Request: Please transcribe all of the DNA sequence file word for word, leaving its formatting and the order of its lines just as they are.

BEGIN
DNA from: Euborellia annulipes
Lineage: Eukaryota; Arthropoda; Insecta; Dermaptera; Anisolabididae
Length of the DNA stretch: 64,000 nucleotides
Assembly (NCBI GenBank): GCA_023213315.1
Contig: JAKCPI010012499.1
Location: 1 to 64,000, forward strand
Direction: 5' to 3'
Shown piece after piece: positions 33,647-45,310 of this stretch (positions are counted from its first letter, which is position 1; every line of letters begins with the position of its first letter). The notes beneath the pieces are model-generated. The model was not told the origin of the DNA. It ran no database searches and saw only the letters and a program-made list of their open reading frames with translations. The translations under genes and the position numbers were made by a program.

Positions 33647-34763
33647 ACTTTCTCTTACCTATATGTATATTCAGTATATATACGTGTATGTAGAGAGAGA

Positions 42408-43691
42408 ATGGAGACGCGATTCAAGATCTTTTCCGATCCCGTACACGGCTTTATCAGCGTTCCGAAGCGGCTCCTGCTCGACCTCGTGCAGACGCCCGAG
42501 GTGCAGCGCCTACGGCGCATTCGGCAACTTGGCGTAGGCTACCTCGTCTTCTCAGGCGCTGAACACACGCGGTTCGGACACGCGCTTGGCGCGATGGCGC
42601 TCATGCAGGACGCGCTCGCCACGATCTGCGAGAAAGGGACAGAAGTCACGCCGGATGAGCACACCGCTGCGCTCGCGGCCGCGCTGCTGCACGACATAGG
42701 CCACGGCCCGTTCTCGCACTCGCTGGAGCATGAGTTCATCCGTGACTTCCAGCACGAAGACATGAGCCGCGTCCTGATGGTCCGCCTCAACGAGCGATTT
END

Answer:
DNA from: Euborellia annulipes
Lineage: Eukaryota; Arthropoda; Insecta; Dermaptera; Anisolabididae
Length of the DNA stretch: 64,000 nucleotides
Assembly (NCBI GenBank): GCA_023213315.1
Contig: JAKCPI010012499.1
Location: 1 to 64,000, forward strand
Direction: 5' to 3'
Shown piece after piece: positions 33,647-45,310 of this stretch (positions are counted from its first letter, which is position 1; every line of letters begins with the position of its first letter). The notes beneath the pieces are model-generated. The model was not told the origin of the DNA. It ran no database searches and saw only the letters and a program-made list of their open reading frames with translations. The translations under genes and the position numbers were made by a program.

Positions 33647-34763
33647 ACTTTCTCTTACCTATATGTATATTCAGTATATATACGTGTATGTAGAGAGAGA

Positions 42408-43691
42408 ATGGAGACGCGATTCAAGATCTTTTCCGATCCCGTACACGGCTTTATCAGCGTTCCGAAGCGGCTCCTGCTCGACCTCGTGCAGACGCCCGAG
42501 GTGCAGCGCCTACGGCGCATTCGGCAACTTGGCGTAGGCTACCTCGTCTTCTCAGGCGCTGAACACACGCGGTTCGGACACGCGCTTGGCGCGATGGCGC
42601 TCATGCAGGACGCGCTCGCCACGATCTGCGAGAAAGGGACAGAAGTCACGCCGGATGAGCACACCGCTGCGCTCGCGGCCGCGCTGCTGCACGACATAGG
42701 CCACGGCCCGTTCTCGCACTCGCTGGAGCATGAGTTCATCCGTGACTTCCAGCACGAAGACATGAGCCGCGTCCTGATGGTCCGCCTCAACGAGCGATTT